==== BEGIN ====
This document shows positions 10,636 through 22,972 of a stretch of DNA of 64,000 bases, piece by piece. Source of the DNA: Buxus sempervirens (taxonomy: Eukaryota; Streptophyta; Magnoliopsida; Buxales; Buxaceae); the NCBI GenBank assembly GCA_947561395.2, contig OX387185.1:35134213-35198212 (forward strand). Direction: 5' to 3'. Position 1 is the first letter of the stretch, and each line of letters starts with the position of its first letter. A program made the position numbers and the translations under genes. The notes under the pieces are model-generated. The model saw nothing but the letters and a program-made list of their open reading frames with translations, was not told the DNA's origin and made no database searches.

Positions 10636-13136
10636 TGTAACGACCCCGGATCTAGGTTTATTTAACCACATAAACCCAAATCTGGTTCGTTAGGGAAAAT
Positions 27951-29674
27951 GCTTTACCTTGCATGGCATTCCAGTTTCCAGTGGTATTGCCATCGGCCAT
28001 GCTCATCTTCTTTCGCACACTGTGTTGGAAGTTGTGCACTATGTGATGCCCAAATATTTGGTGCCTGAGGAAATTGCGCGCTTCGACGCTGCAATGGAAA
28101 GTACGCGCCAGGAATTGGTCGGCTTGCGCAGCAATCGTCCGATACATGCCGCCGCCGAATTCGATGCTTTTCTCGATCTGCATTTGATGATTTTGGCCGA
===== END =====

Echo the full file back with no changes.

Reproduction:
This document shows positions 10,636 through 22,972 of a stretch of DNA of 64,000 bases, piece by piece. Source of the DNA: Buxus sempervirens (taxonomy: Eukaryota; Streptophyta; Magnoliopsida; Buxales; Buxaceae); the NCBI GenBank assembly GCA_947561395.2, contig OX387185.1:35134213-35198212 (forward strand). Direction: 5' to 3'. Position 1 is the first letter of the stretch, and each line of letters starts with the position of its first letter. A program made the position numbers and the translations under genes. The notes under the pieces are model-generated. The model saw nothing but the letters and a program-made list of their open reading frames with translations, was not told the DNA's origin and made no database searches.

Positions 10636-13136
10636 TGTAACGACCCCGGATCTAGGTTTATTTAACCACATAAACCCAAATCTGGTTCGTTAGGGAAAAT
Positions 27951-29674
27951 GCTTTACCTTGCATGGCATTCCAGTTTCCAGTGGTATTGCCATCGGCCAT
28001 GCTCATCTTCTTTCGCACACTGTGTTGGAAGTTGTGCACTATGTGATGCCCAAATATTTGGTGCCTGAGGAAATTGCGCGCTTCGACGCTGCAATGGAAA
28101 GTACGCGCCAGGAATTGGTCGGCTTGCGCAGCAATCGTCCGATACATGCCGCCGCCGAATTCGATGCTTTTCTCGATCTGCATTTGATGATTTTGGCCGA